Ticks on Dogs

Dogs like to romp in the great outdoors and often roll around in shrubbery and tall grasses. Unfortunately, those are the kinds of environments where ticks thrive. These parasitic pests latch onto unsuspecting canines and use them for blood meals. In doing do, ticks can pass on a number of diseases, such as Lyme disease, tick-borne toxicosis, and sepsis.

Types of Ticks Found on Dogs
Though approximately 90 types of ticks live in the U.S., only a handful regularly use dogs as hosts. Perhaps the most notable is the brown dog tick, named for its propensity for targeting canines to feed on.

Other species that use dogs as hosts include American dog ticks, lone star ticks, and deer ticks, which are also known as blacklegged ticks.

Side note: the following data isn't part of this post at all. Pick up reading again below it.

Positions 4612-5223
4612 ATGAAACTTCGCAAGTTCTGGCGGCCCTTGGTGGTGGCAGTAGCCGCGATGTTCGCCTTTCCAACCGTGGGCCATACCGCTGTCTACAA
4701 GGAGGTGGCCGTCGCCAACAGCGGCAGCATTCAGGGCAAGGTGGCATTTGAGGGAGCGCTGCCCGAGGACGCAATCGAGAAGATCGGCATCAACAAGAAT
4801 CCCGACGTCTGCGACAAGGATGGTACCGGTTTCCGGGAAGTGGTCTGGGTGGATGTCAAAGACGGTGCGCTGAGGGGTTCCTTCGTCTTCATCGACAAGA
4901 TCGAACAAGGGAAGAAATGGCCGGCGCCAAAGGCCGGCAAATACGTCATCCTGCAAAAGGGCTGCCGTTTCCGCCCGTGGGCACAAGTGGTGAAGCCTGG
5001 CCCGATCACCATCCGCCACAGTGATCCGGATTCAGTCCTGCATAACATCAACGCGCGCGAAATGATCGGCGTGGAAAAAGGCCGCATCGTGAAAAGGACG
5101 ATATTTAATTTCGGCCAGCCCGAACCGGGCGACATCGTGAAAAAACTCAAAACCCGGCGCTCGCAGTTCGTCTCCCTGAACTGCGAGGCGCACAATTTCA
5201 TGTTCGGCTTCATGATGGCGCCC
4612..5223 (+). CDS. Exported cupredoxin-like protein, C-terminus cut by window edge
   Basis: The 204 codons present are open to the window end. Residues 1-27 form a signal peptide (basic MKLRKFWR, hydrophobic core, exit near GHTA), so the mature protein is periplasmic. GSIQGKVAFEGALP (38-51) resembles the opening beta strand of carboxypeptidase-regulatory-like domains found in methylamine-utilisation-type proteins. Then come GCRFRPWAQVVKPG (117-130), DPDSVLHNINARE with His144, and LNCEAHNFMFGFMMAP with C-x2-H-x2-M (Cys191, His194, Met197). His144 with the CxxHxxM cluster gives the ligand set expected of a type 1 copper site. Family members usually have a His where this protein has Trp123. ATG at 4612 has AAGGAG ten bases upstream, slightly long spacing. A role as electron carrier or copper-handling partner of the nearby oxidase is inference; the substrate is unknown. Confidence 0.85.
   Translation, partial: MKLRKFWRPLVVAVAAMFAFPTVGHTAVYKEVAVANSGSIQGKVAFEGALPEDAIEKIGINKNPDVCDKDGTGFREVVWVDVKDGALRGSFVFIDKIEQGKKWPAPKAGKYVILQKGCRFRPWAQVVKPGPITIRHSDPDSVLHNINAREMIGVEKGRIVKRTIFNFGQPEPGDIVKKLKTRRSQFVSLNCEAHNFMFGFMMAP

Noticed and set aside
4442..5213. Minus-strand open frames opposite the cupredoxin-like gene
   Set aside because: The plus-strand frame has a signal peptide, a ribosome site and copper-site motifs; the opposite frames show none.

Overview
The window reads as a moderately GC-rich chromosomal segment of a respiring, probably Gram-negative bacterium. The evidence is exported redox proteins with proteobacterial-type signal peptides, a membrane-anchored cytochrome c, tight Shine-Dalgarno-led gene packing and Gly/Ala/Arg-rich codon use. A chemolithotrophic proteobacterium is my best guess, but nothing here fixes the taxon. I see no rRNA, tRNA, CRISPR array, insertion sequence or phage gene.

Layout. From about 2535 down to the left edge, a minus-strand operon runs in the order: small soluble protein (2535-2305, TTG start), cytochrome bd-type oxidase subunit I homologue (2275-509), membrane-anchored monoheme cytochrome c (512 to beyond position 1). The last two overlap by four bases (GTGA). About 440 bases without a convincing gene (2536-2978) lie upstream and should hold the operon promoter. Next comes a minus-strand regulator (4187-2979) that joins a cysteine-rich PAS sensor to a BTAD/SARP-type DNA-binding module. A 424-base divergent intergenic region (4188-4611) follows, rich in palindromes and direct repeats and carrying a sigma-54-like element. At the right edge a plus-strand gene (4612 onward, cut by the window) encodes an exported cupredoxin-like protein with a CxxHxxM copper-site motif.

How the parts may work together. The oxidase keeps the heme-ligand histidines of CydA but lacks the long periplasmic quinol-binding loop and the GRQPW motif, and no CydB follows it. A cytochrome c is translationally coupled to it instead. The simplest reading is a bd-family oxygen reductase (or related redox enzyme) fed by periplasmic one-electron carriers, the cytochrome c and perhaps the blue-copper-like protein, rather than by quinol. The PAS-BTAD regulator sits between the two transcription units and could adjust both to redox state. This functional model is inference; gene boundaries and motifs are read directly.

Identification & Problems Caused
In order to stop ticks from getting into homes, pet owners should check their dogs for the pests each time they come back inside after long walks in the woods or extended periods of time outdoors.

How to Check for Ticks on Your Pets
Use a comb or manually separate the hairs on the dog’s body to look for the tiny parasites. Concentrate on the underbelly, legs, between toes, and near ears.

Catching ticks early stops your dog from developing itchy rashes or contracting dangerous diseases. The best way to prevent ticks on dogs is by using a veterinarian-recommended tick preventative treatment.

To remove ticks from dogs, individuals should use tweezers to pull the pests off in one clean, steady motion.

Since finding ticks on dogs indicates a nearby infestation, pet owners should then contact a professional pest control service. Pest control professionals can remove ticks from homes and yards, as well as offer tips for caring for infected animals and preventing future infestations.